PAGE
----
Spring Clean-Up

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Now the snow’s melted and Emma’s stormed off elsewhere, it’s time to embrace Spring with a clean-up at a beach near you. The Marine Conservation Society has a fantastic database of events all over the country on pretty much any day you fancy. So sign up, wrap up and pick up pronto. A feeling of smug satisfaction will see you through.

If you’re keen for a day off work, why not get your office involved? Replace a team-bonding conference in an airless Travelodge with a day’s volunteering at the beach. Your employers will think you’re an awesome human being, and your colleagues will love you for the free seaside ice-cream. If you’re the boss, mine’s a mint choc chip.

All That Glitters…

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Anyone who’s ever spent any time with children knows that they have zero taste. You might think that handmade wooden easel is absolutely darling but they will undoubtedly prefer the purple and orange plastic contraption with LED wheels. So telling kids they can’t use glitter any more because it’s a microplastic, fish-killing abomination will fall on deaf ears. What to do?

The trouble with glitter (and sequins, for that matter) is it’s made from tiny bits of plastic that stay in the oceans, rivers and lakes for years and years and years.  Fish such as tuna and filter-feeders like oysters and mussels are just wolfing it up along with their normal food. And then it goes up the food chain, ultimately ending in us.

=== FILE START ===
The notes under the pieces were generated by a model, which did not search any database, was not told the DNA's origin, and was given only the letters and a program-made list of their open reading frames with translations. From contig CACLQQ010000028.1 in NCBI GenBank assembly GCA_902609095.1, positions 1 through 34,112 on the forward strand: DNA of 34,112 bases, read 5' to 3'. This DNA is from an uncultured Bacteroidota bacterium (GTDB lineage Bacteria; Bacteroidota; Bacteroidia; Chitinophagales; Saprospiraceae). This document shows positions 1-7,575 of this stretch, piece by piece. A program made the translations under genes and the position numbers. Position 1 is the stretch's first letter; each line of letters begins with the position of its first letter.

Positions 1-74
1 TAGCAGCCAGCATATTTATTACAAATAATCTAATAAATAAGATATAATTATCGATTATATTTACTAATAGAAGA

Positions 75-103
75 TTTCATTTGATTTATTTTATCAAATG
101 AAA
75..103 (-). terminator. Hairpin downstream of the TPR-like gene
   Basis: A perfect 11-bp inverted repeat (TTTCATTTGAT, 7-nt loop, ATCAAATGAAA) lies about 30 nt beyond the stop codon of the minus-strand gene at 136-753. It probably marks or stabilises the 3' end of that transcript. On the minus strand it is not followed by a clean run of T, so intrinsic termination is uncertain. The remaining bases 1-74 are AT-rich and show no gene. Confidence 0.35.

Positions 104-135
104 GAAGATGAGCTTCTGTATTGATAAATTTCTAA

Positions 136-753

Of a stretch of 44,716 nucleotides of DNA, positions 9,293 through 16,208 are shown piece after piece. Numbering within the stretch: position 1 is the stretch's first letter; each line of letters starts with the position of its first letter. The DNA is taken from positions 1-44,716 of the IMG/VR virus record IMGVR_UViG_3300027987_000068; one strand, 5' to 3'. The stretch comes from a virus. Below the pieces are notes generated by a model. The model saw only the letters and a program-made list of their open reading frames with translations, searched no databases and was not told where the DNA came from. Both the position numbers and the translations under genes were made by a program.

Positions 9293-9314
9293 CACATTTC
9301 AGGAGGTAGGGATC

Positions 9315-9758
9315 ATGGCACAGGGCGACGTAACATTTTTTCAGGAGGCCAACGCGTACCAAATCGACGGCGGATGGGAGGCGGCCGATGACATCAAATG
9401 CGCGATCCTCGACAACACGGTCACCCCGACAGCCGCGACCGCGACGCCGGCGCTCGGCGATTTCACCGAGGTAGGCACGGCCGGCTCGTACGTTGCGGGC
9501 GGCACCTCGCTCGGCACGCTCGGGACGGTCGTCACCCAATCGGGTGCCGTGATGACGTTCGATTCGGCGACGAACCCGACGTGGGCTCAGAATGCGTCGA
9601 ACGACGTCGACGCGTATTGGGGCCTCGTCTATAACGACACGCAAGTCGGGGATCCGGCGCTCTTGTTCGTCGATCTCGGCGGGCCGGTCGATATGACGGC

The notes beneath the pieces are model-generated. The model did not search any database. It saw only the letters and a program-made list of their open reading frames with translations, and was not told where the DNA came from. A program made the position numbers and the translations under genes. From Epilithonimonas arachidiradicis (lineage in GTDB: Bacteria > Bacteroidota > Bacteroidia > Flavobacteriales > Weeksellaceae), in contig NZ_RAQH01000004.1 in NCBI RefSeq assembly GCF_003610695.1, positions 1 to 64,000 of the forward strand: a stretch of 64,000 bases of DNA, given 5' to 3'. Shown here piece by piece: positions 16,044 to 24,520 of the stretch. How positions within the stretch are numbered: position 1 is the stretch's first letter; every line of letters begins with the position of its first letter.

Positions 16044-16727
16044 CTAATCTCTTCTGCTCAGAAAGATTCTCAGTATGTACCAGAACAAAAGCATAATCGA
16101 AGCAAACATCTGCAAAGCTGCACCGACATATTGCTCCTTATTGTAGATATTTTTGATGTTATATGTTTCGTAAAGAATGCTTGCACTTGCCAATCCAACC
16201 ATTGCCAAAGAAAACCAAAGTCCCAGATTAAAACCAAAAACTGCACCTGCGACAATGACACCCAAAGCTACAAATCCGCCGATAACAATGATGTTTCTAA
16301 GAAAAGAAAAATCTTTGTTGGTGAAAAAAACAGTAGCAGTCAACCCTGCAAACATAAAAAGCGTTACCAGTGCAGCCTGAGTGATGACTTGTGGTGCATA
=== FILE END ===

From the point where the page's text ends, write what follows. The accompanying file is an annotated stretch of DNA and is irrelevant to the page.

As any parent knows, glitter is not suitable for a child under 3 years because they might eat it. It turns out they’re eating it anyway. We all are. For lunch.

Luckily, the glitter ball can still keep turning thanks to a number of more eco-friendly glitters made of cellulose (from wood pulp) with low levels of toxic heavy metals. Available from a number of online retailers:

Eco Glitter Fun 

Eco Stardust

The Mermaid Cave

 

The Last Straw

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It’s funny how a ground swell of public opinion can hit you personally in under a week. On Monday, my friend who owns a coffee shop asked me to pick up some plastic straws at Ikea. By the time I’d got them (Wednesday), the news had gone crazy over plastic cotton buds. By the time I delivered them to her (Friday), plastic straws were over. And now it seems ridiculous that we were ever using them.

Paper straws cost cafes about 2p whereas plastic are basically free. We say, suck up the 2p or don’t suck at all.

If you feel a kid’s birthday is incomplete without straws, try Kikkerland for loads of colourful, eco-friendly options.